June 3, 2009
In an effort to raise awareness about the local environment and educate both OBU students and community members about creation sustainability, Oklahoma Baptist University's Justice Mission hosted a "Go Local" Forum May 4-7 on campus.
"By ‘going local' people can have a tremendous impact on the environment, their health, local economies and relationships," said Seth Stallings, a senior from Heavener, Okla., who serves as co-chair of Justice Mission.
Monday, May 4, a panel of professors and local ministers facilitated a discussion, titled "Spiritual Perspectives on Creation Care and Sustainability," with the intent of spurring dialogue between guest speakers and audience members. Guest speakers included: Dr. Kevin Hall, OBU Hollums Chair of Bible and professor of religion; Dr. Warren McWilliams, OBU Auguie Henry professor of Bible; Dr. Bob Searl, pastor of University Baptist Church; and Father Clark Shackelford, Rector at Emmanuel Episcopal Church.
Forum participants watched the multi-award winning documentary film "Blue Gold: World Water Wars," on Tuesday, May 5, brought to the OBU campus by the Oklahoma Water Resources Research Institute and Sustainable Shawnee. A representative from the institute was present following the viewing to answer audience questions.
Students and community members gained local insight Wednesday, May 6, through "Get Your Local On! Farmers Markets and Local Action." The event provided an opportunity for forum participants to converse with Shawna Turner, president of Sustainable Shawnee, and Claudia Crow, farmer and co-owner of Crow's Vegetable Farm in Shawnee.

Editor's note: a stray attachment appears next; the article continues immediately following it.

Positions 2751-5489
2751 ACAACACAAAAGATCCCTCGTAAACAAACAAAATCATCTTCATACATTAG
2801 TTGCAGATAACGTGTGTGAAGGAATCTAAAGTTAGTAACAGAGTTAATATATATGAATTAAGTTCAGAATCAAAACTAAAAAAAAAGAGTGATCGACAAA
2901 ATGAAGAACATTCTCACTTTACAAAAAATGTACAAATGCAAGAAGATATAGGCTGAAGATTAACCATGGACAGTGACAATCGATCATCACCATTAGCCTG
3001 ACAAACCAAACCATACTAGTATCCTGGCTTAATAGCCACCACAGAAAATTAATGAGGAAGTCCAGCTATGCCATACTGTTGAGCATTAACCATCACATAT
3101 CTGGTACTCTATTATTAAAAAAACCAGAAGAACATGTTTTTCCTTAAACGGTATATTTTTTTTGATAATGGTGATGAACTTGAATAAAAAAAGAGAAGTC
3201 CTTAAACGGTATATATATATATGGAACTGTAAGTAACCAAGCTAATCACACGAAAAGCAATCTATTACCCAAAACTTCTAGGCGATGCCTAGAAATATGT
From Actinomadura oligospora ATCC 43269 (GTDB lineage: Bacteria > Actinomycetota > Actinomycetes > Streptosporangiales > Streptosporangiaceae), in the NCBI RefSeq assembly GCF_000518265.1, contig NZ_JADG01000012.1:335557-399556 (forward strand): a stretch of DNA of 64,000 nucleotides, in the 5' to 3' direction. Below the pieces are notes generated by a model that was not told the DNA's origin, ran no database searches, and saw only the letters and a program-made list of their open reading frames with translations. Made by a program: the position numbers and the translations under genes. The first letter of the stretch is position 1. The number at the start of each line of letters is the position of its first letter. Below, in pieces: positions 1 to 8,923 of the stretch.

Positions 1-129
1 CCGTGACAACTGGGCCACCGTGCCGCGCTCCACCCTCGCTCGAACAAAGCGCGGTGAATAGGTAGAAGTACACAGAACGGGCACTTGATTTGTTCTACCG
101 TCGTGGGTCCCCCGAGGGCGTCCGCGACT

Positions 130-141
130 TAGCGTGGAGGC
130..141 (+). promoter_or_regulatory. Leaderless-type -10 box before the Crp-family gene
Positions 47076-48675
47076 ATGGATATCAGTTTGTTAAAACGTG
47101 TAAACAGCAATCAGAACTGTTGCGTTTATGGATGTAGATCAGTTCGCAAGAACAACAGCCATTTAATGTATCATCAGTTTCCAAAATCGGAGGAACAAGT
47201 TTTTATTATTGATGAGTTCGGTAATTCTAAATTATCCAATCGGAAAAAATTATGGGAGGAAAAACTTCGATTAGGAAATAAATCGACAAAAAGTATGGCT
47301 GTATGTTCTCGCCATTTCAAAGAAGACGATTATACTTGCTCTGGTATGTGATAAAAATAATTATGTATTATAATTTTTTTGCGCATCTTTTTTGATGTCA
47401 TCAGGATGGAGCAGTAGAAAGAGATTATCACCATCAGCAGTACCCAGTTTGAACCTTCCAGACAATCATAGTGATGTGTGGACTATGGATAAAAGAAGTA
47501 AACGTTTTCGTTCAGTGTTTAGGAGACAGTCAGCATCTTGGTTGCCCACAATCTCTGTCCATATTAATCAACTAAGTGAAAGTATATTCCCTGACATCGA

Bob Waldrop, president of the Oklahoma Food Cooperative, gave a keynote address, titled "Is Local Food Really Worth It? Yes!" on Thursday, May 7. Waldrop is president of the Oklahoma Food Coop and one of the founding directors of the Oklahoma Sustainability Network. He spoke about the advantages of purchasing local foods.
The forum saw an attendance of about 45-60 attendees per evening.
"I feel that the forum was very successful," Stallings said. "Not only were students in attendance, but community members as well. I heard numerous students saying that they were exposed to ideas and information they had never thought of or heard before. Overall I think it was beyond my hopes and excited me for possibilities in the future."
Sponsors for the forum included Bean and Berry, Crows and Sons Vegetable Farms, Cuppies and Joe, Prima Café and Sustainable Shawnee.
Justice Mission is an organization that seeks to bring about awareness of global and local issues pertaining to social justice, sustainability/creation care and also to motivate people to action. In the past, Justice Mission has conducted events and awareness campaigns on topics such as sweatshops, child soldiers and refugees. The OBU club maintains that being active and aware of these issues is a spiritual matter emphasized by Jesus Christ.